Table 1. Bivariate Analysis Comparing Stroke Patients With and Without COVID-19

VariableCategoryCOVID-19ControlP Value
n=86n=499
n (%)n (%)
Demographic and clinical
 Age, y20–6946 (53.5)219 (43.9)0.099
≥7040 (46.5)280 (56.1)
 SexFemale38 (44.2)234 (46.9)0.642
 RaceWhite26 (30.2)266 (53.3)0.001
Black27 (31.4)115 (23.1)
Asian10 (11.6)49 (9.8)
Multiracial/other23 (26.7)69 (13.8)
 Stroke subtypeIschemic72 (83.7)397 (79.6)0.371
Hemorrhagic14 (16.3)102 (20.4)
 Stroke onset locationIn hospital41 (47.7)25 (5.0)<0.001
 Stroke risk factorsHypertension63 (73.3)369 (74.0)0.893
Diabetes mellitus179 (35.9)35 (40.7)0.391
Dyslipidemia28 (32.6)206 (41.3)0.127
Smoking6 (7.0)45 (9.0)0.535
Atrial fibrillation63 (12.6)8 (9.3)0.384
Past stroke or TIA9 (10.5)115 (23.1)0.008
None15 (17.4)66 (13.2)0.296
 ObesityBMI ≥30 kg/m227 (31.4)136 (27.3)0.429
 Admission medicationAntithrombotic27 (31.4)246 (49.3)0.002
Antihypertensive48 (55.8)334 (66.9)0.045
Lipid lowering36 (41.9)233 (46.7)0.406
 Deep vein thrombosis13 (15.1)24 (4.8)<0.001
 Acute treatmentIntravenous r-tPA7 (8.1)71 (14.2)0.125
Thrombectomy1 (1.2)23 (4.6)0.137
Vital signs and blood work
 Systolic blood pressure≥140 mm Hg43 (50.0)341 (68.3)0.001
 Heart rate≥100 bpm34 (39.5)70 (14.0)<0.001
 Platelets<150 K/uL19 (22.1)55 (11.0)0.004
 INR≥1.236 (41.9)94 (18.8)<0.001
Outcome
 Hospital discharge dispositionHome25 (29.1)228 (45.7)<0.001
Rehabilitation31 (36.1)210 (42.1)
Expired/hospice30 (34.9)61 (12.2)
 Mortality25 (29.1)45 (9.0)<0.001

BMI indicates body mass index; COVID-19, coronavirus disease 2019; INR, international normalized ratio; r-tPA, recombinant tissue-type plasminogen activator; and TIA, transient ischemic attack.

Multivariable logistic regression results are presented in Table 2. COVID-19 was the strongest independent predictor of stroke in hospitalized patients. Other risk factors included male sex and deep vein thrombosis. Cerebrovascular history predicted decreased in-hospital stroke risk. COVID-19, age ≥70 years, atrial fibrillation, and any intracranial hemorrhage, including hemorrhagic transformation, were independent risk factors for mortality.

Table 2. Independent Risk Factors for In-Hospital Stroke and Mortality

ParameterIn-Hospital StrokeMortality
Odds Ratio (95% CI)P ValueOdds Ratio (95% CI)P Value
COVID-1920.9 (10.4–42.0)<0.0013.3 (1.8–6.1)<0.001
Age ≥70 y1.2 (0.6–2.4)0.5572.4 (1.3–4.5)0.007
Sex, male2.2 (1.1–4.3)0.0281.2 (0.7–2.2)0.456
Black race0.6 (0.3–1.6)0.3330.6 (0.3–1.4)0.276
ICH0.8 (0.4–1.8)0.6372.1 (1.2–3.8)0.013
DVT5.4 (2.0–14.5)0.0011.7 (0.7–4.3)0.240
Atrial fibrillation0.3 (0.1–1.1)0.0752.4 (1.1–5.5)0.038
Obesity1.8 (0.9–3.6)0.0960.7 (0.4–1.5)0.379
Past stroke or transient ischemic attack0.3 (0.1–0.8)0.0260.5 (0.2–1.2)0.101

ICH includes hemorrhagic transformation. COVID-19 indicates coronavirus disease 2019; DVT, deep vein thrombosis; and ICH, intracranial hemorrhage.

Discussion

A major finding of our study was the frequency of in-hospital stroke onset, accounting for 48% of the COVID-19 cohort compared with 5% of controls. As COVID-19 was the strongest independent predictor of in-hospital stroke onset, a causal association between COVID-19 and stroke is suggested and further supported by the absence of cerebrovascular history and evidence of coagulopathy specific to COVID-19 stroke patients. This high in-hospital stroke rate was found by others12 and may reflect the acuity of COVID-19 patients hospitalized during the pandemic peak.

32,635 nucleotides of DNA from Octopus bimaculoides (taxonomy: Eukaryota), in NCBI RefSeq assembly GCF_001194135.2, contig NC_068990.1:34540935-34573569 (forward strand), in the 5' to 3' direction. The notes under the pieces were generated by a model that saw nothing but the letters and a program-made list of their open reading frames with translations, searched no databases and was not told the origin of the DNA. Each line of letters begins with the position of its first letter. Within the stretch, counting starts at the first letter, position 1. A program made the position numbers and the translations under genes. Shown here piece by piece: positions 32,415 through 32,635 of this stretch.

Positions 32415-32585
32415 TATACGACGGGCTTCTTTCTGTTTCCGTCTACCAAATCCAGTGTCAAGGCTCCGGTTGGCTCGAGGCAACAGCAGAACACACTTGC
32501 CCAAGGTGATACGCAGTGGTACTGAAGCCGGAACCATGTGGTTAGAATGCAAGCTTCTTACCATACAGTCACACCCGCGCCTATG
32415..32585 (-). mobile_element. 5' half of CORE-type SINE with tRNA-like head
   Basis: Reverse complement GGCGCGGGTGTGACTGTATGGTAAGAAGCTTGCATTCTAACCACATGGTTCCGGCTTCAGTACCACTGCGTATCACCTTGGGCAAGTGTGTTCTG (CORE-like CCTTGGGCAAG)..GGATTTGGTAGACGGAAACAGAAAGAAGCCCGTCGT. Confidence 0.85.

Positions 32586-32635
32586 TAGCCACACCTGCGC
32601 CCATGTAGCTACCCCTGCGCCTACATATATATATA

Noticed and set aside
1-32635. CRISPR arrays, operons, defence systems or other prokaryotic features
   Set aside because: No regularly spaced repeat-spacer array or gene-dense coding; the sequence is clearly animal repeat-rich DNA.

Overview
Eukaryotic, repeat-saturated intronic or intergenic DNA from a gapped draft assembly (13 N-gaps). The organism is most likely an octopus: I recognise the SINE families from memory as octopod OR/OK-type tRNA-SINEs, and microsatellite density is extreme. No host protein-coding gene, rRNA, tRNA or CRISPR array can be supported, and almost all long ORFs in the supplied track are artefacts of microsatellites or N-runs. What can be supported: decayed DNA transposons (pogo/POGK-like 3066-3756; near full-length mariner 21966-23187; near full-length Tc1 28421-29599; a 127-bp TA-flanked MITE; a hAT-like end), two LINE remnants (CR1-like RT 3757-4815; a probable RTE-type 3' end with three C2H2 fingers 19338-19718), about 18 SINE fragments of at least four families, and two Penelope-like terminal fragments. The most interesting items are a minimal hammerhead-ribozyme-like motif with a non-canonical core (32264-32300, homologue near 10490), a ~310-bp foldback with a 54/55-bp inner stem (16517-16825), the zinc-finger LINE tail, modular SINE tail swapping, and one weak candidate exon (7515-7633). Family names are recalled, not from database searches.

A significant racial disparity was noted with Black and multiracial minorities being the majority (58%) of the COVID-19 stroke cohort. In a consecutive series of 5700 COVID-19 patients hospitalized in the same system, 52% were Black/multiracial.4 Therefore, this overrepresentation may result from the higher prevalence of COVID-19 in these populations. Inequalities in risk factor modification, healthcare access, socioeconomics, diet, and genetic predilections may also contribute.

The majority of COVID-19 patients presented with nonfocal deficits (67.4%), predominantly encephalopathy, ranging from confusion to coma. In previous studies, stroke chameleons accounted for up to 22% of stroke patients, and altered mental status is the most common admitting diagnosis.13 COVID-19 patients were also more likely to die, with 29% in-hospital mortality. Although not directly comparable given the methodological differences between studies, this rate is higher than the 21% COVID-19 mortality rate separately reported by our health system.4 COVID-19 was the strongest independent risk factor for mortality. While we were unable to differentiate stroke-specific mortality from the independent lethality of COVID-19, our excess mortality reflects an even worse prognosis for COVID-19–associated stroke.

Our study has several strengths and limitations. Numerous factors likely resulted in undercounting the COVID-19 stroke population. While inclusion of only patients with imaging-confirmed stroke is a strength, many potential stroke patients with normal initial brain imaging did not undergo repeat imaging and were not included. In addition, SARS-CoV-2 polymerase chain reaction–negative stroke patients with other biomarkers suggesting infection were excluded. Given the false negative rate of COVID-19 testing,14 the true burden of COVID-19–related cerebrovascular complications may be underestimated. Nevertheless, our overall COVID-19 stroke rate of 0.8% is similar to the 0.9% rate reported by others.12 By including historical controls, we were able to demonstrate that COVID-19 is an independent risk factor for stroke, specifically in-hospital onset, and avoided contaminating our control group with false negative COVID-19 patients (see the Data Supplement for details). Yet, by not including a contemporaneous comparison group, we were unable to control for differences in health access and hospital staffing during the pandemic. To our knowledge, ours is the largest series to date of COVID-19 stroke patients and includes outcome for all patients.

In conclusion, COVID-19 is a strong independent risk factor for stroke in hospitalized patients, and stroke in COVID-19 portends increased mortality. COVID-19–related stroke is more frequent among racial minorities, and presentations are often atypical, without focal deficits, in multivascular territories, and with concomitant hemorrhages. Recognition is, therefore, critical, since prompt diagnosis may impact management.

Nonstandard Abbreviations and Acronyms

COVID-19

coronavirus disease 2019

SARS-CoV-2

severe acute respiratory syndrome coronavirus 2

Supplemental Materials

Additional Methods and Discussion

Footnotes

For Sources of Funding and Disclosures, see page e231.

This manuscript was sent to Marc Fisher, Senior Consulting Editor, for review by expert referees, editorial decision, and final disposition.

The Data Supplement is available with this article at https://www.ahajournals.org/doi/suppl/10.1161/STROKEAHA.120.031265.

Correspondence to: Jeffrey M. Katz, MD, North Shore University Hospital, 300 Community Dr, 9 Tower, Manhasset, NY 11030. Email